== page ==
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|Since the beginning of this year 2017, one of the major talks of the town has been the population situation. One related issue is the imbalance between Kuwaitis and non-Kuwaitis, where non-Kuwaitis represent 70% of the population while the Kuwaitis make up merely 30%. The total population hovers around 4.2 million today. Sixty years ago in 1957, when the first population census was conducted, the total population of the country was no more than 225,000. This means that the current population is almost 19 times its size in 1957. It is a significant increase and not compatible with normal population growth in normal societies. However, Kuwait went through economic and social changes after the beginning of the oil economy which induced significant growth of the population.|
Another issue which has been subject to debate is how the number of Kuwaitis reached its current level of 1.3 million, when we were only 115,000 according to the 1957 census. Questions have been raised by some politicians and other social activists on whether abuse of the naturalization procedures has taken place in the last 60 years and since the enacting of Law 15 of 1959, which stipulates the issue of nationality and naturalization. Of course such matters can be ticklish and divisive. Yet it is a major concern for a great number of Kuwaitis who want to know how the government has dealt with this important issue.
The Kuwait population structure has not been considered seriously by the authorities since the liberation in 1991. We have to admit that the demographic characteristics after 1991 were degraded due to the influx of low quality labor in large numbers. According to the Central Statistics Office more than 75 percent of expatriates have not earned a high school education. More than 650,000 are domestic workers. That means for every two Kuwaitis there is one domestic worker. The situation in the private sector is not rosy either. Most of the employed workers are not skilled or highly educated.
Now, if we decide to balance or improve the percentage of Kuwaitis in the population structure, we must consider a real and systematic solution. Education is the key. We must emphasize vocational education in order to produce skilled Kuwaiti workers who can assume responsibilities in many economic sectors and perform in many occupations. The educational system, after more than 80 years, is not coping with demand in the labor market. At the same time the value system is not conducive with the needs of that labor market as many Kuwaitis shun jobs and tasks that are essential to the economy. At the same time, there are many activities and businesses that are out of place but create demand for foreign labor.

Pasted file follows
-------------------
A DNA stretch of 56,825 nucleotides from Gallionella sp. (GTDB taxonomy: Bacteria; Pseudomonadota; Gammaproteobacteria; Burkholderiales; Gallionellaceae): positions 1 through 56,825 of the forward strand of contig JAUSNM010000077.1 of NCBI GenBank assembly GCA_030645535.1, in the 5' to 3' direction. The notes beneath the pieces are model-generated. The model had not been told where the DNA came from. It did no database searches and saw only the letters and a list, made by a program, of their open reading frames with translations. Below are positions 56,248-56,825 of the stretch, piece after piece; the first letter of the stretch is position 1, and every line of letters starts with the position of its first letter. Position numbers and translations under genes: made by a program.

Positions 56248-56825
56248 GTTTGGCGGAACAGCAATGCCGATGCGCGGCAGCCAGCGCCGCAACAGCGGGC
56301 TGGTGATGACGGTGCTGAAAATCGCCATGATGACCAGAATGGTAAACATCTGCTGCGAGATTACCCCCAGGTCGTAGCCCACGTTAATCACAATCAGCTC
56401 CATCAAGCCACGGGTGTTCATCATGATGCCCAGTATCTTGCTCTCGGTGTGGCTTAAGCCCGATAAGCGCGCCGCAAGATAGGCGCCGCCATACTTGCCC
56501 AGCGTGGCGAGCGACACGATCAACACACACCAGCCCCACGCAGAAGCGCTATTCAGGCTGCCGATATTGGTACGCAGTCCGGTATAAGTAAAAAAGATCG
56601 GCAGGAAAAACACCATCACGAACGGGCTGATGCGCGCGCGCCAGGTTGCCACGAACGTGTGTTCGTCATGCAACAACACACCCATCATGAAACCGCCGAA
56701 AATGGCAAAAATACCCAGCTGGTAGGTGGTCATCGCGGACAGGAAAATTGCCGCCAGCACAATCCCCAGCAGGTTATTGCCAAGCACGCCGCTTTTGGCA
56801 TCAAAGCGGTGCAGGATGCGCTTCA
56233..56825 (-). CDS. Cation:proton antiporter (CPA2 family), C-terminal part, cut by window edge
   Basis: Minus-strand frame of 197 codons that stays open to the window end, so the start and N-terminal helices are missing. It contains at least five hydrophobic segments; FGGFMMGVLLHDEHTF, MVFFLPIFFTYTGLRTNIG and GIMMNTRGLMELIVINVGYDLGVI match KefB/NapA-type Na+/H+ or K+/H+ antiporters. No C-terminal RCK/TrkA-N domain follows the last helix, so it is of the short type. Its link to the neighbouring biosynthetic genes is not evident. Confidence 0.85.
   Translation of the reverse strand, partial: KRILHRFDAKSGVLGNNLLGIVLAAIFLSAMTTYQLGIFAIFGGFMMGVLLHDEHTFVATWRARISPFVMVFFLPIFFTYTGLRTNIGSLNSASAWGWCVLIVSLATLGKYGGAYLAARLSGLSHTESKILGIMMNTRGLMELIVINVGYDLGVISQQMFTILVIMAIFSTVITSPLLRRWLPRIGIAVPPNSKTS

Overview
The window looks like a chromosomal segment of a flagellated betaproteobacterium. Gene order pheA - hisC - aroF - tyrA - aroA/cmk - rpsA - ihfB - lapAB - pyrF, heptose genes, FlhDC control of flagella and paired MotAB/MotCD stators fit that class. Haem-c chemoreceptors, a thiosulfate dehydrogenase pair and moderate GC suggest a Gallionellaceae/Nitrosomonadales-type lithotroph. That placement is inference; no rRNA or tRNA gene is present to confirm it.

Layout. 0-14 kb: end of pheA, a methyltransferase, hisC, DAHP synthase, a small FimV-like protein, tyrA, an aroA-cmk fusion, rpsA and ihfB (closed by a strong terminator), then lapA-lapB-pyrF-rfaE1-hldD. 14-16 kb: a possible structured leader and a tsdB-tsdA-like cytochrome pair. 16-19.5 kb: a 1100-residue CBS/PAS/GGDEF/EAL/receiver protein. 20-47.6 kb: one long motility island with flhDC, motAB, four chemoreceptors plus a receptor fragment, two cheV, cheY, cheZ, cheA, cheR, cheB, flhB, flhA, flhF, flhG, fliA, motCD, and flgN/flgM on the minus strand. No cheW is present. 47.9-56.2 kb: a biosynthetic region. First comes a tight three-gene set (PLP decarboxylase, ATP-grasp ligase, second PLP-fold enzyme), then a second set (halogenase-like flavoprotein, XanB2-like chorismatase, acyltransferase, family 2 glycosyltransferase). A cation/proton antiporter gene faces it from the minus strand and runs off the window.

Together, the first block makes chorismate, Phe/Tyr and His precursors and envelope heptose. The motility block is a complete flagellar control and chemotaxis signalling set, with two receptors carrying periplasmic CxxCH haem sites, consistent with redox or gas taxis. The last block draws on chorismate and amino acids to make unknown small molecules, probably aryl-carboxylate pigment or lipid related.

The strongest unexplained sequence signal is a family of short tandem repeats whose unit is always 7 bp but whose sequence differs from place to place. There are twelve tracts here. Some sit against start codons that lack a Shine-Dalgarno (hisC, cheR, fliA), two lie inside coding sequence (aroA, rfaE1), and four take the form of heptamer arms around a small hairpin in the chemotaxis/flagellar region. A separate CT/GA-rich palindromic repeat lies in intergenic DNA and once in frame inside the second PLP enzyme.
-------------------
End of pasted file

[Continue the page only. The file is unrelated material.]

It is also important that the authorities, legislative and executive, recognize the need for change in employment policies. Employing Kuwaitis in the public sector and government departments cannot be sustained. The private sector must assume its responsibilities in the employment of the native labor force. This can be attained by identifying the jobs and occupations that must be held by Kuwaitis only. At the same time employment in the public sector must be rationalized and based on real needs. Now the government employs all Kuwaitis who apply for jobs and ends up creating disguised unemployment.
As for Kuwaitis and the high rate of their population growth, one can cite many causes. Kuwait is basically a Third World country which is subject to many features and attitudes of under-development. Any Kuwaiti family, regardless of the level of education of the parents may have an average of 4 children. The fertility rate is still high despite the enrollment of women in the work force. However, the naturalization of many people who came from non-urban social environments also added to this high population growth. It is important to adopt new plans to encourage Kuwaitis to rationalize their social norms and adopt the concept of a nuclear family.
One can conclude that balancing of the population structure needs novel thinking and realistic approaches. It will not be easy to lower the number of non-Kuwaitis without the preparation and training of Kuwaitis. Now it is essential to induce the natives to accept new fiscal policies that will rationalize subsidies and salaries and encourage them to accept employment in private firms and companies. I also think that while new policies are important, it is even more important to have the will to implement such policies.
By Amer Theyab Al-Tameemi – Economic Consultant and Researcher